The 3 Common Pieces of Weightlifting Gear
By Derek McDermott

With the newly formed Viking Barbell Club (yes, that’s us!), our weightlifting team is getting ready for another sanctioned meet on June 11th in Wilton, CT. Like many sports, weightlifting has its own specific equipment. Let’s chat about the most important and widely used gear; 1) Shoes, 2) Belts, and 3) Wrist Wraps.

  • Olympic Weightlifting Shoes: As for the shoes, you have likely seen folks wear them in the gym; a raised heel, usually a strap across the mid-foot and a stiff sole. In short, these three descriptors above are what separate an “Oly Shoe” from a traditional CrossFit shoe like the Reebok Nano/Nike MetCon/NoBull Trainer. Also, each of those descriptors have a very specific purpose.
The 3 Common Pieces of Weightlifting Gear

Weightlifting Shoes

HEEL: Any type of squatting requires a certain amount of hip and ankle mobility. Specifically, proper ankle mobility will help our torso to get into a better (more vertical) positon, making receiving the bar overhead (in the snatch) or in the front rack (in the clean) easier, more comfortable, and allowing us to be more stable. The raised heel in an Olympic Weightlifting shoe “opens” our ankles more (think high heels versus sneakers), thus giving us ankle mobility that our joints may not normally have when we are barefoot. If you do not own weightlifting shoes and would like to see what this feels like, go grab a 10lb plate and place one under each heel, then air squat a few times.

SOLE: The soles of weightlifting shoes are very stiff in order to promote stability when lifting heavy loads overhead. The last thing any athlete wants is to have a significant amount of weight overhead/in the front rack/on their back and have the ground underneath them be moving. This is precisely why we recommend a CrossFit specific shoe (Reebok Nano/Nike MetCon/NoBull Trainer) over traditional running shoes, which have too much cushion for lifting weights.

STRAP: The strap(s) that are across the mid foot are simply meant to keep the foot firmly in contact with the sole of the shoe at all times. The stiffness of the sole, in conjunction with the straps, create a single unit (foot + shoe) that function as a single unit during quick and explosive movements, such as the snatch and clean and jerk. During each lift, it’s common to see full extension of the ankle (getting up on the toes) followed by a moment where the feet are off the ground, followed by a very distinct and aggressive return to the floor. Straps help keep the shoe, and your feet, in place.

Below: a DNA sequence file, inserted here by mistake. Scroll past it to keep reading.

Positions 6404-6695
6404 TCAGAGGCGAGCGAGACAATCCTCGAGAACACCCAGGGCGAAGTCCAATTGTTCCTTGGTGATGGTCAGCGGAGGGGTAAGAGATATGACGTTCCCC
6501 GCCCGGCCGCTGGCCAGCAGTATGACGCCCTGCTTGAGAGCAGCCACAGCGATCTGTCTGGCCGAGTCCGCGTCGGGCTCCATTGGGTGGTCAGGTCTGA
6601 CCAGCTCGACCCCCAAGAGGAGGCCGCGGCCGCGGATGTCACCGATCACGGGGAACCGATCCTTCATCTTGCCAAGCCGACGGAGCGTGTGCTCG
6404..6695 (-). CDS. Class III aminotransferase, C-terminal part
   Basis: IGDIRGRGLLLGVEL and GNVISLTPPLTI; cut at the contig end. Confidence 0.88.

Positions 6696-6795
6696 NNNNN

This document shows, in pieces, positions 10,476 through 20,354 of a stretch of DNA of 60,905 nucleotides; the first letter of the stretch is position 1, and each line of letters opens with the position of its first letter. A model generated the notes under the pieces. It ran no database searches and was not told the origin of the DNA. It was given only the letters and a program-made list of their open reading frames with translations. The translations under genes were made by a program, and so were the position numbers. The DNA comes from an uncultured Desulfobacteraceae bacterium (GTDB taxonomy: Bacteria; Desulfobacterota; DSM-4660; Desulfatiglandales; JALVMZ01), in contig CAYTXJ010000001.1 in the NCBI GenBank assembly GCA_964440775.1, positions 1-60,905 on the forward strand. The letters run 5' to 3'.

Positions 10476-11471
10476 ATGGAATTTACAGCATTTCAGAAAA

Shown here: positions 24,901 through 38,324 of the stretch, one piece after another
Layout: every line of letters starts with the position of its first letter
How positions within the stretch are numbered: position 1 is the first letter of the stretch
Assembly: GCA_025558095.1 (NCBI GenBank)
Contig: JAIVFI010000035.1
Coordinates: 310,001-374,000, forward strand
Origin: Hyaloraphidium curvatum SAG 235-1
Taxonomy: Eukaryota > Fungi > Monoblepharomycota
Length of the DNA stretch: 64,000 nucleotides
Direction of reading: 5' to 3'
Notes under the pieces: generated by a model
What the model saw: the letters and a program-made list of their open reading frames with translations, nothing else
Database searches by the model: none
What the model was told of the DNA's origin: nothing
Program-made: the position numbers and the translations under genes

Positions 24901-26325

• Weightlifting Belt: As for the belt, you will likely see them being worn during deadlifts and squatting variations. However, they’re often misunderstood. Belts are typically anywhere from 3-6 inches wide and made of either nylon or leather, and have a buckle or a Velcro closure. Belts are created with the intention of assisting with intra-abdominal pressure, which helps us protect our spine. They are not meant to protect your back! This is an added benefit, but relying on a belt can do more harm than good.
The 3 Common Pieces of Weightlifting Gear

Weightlifting Belt

What I specifically mean is that our abdominal muscles need to learn to work together (with our low back muscles) to create pressure inside our core when we lift. Wearing a belt too much can decrease the ability for our muscles to learn and get stronger. Therefore, we advocate not using a belt unless the load is heavy (85%+). Performing repetitions without a belt forces the muscles to learn how to be the primary stabilizers, where as a belt is meant to compliment a sturdy core, not provide one. When it comes to Olympic weightlifting, the population is split. Some lifters like to use belts, some do not, while some only wear them during the clean and jerk.

  • Wrist Wraps: Our wrists are a relatively small and delicate joint, compared to other joints. With that, Olympic weightlifters often find themselves in wrist extension (SEE PIC) when finishing the Snatch and Clean and Jerk. This wrist extension helps the bar be “locked in” and can stop the weight from falling forward. With repeated extension of the wrists, discomfort can follow. Wrist wraps are mean to provide some added stability while not being too restrictive. Bulky wrist wraps may be supportive but may not be flexible enough for Olympic weightlifting purposes. Wrist wraps, like belts, are a personal choice. Some folks never use them, while some swear by them. As for myself, I use them since I broke one of my wrists (at the growth plate) when I was a teenager; but many of our folks do not use them. Even though I use wrist wraps, I try to use them like belts, putting them on when lifts get heavy.
The 3 Common Pieces of Weightlifting Gear

Wrist Wraps

There are certainly other pieces of gear that Olympic weightlifters use such as pulling straps, knee sleeves, knee wraps, and singlets, however the most common pieces are listed above. If you have any questions about specific pieces of equipment, please let us know. Next week’s article will go into more detail about specific Olympic weightlifting shoes. If you find yourself looking for new gear, we recommend for their selection of shoes, belts and straps.

See you in the gym.

-Coach D-